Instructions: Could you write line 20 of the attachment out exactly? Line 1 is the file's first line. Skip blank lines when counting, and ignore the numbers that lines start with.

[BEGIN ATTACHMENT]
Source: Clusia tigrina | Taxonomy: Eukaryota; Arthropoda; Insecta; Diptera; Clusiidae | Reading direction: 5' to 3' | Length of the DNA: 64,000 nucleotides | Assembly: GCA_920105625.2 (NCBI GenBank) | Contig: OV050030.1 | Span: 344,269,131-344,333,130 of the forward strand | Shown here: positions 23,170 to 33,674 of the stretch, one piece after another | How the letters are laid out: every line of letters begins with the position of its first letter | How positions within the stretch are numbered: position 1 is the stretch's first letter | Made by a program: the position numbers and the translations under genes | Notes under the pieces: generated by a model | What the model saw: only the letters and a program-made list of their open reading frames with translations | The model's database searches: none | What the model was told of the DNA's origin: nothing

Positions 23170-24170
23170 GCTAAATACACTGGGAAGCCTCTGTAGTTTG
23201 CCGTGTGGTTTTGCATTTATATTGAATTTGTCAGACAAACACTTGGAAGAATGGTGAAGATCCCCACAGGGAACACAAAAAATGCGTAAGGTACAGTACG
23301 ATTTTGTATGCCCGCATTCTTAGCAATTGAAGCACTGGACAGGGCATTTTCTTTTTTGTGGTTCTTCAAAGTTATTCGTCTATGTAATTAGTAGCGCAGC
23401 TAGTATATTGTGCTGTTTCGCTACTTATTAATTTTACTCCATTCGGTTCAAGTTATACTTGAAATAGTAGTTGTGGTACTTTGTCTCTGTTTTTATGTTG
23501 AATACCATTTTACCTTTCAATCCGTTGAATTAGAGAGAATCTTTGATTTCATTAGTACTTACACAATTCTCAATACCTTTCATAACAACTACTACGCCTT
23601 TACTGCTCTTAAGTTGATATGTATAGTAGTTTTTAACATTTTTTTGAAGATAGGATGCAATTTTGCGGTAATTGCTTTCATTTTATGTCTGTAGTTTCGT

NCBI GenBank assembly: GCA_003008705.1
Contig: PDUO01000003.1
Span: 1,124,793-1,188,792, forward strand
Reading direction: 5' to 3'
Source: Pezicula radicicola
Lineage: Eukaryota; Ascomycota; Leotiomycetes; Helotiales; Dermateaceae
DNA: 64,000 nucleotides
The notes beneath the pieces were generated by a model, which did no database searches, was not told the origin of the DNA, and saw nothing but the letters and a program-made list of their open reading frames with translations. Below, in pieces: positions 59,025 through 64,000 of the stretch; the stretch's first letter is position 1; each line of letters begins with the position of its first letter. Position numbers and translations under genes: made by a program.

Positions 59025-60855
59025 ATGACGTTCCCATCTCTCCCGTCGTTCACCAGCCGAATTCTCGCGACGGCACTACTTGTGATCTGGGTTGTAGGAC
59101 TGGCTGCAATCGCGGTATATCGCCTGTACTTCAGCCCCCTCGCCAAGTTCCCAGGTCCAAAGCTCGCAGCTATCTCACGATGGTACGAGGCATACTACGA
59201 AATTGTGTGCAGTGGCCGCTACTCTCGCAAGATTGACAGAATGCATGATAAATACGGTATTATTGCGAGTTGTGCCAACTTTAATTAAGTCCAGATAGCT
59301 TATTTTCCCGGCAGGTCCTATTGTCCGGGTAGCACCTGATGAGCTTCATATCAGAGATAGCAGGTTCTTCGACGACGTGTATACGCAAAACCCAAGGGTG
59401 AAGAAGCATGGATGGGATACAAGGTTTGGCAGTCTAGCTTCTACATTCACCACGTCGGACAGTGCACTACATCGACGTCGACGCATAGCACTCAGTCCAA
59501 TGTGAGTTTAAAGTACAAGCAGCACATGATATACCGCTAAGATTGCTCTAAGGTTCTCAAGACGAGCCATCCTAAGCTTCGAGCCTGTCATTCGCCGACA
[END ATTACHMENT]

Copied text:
59201 AATTGTGTGCAGTGGCCGCTACTCTCGCAAGATTGACAGAATGCATGATAAATACGGTATTATTGCGAGTTGTGCCAACTTTAATTAAGTCCAGATAGCT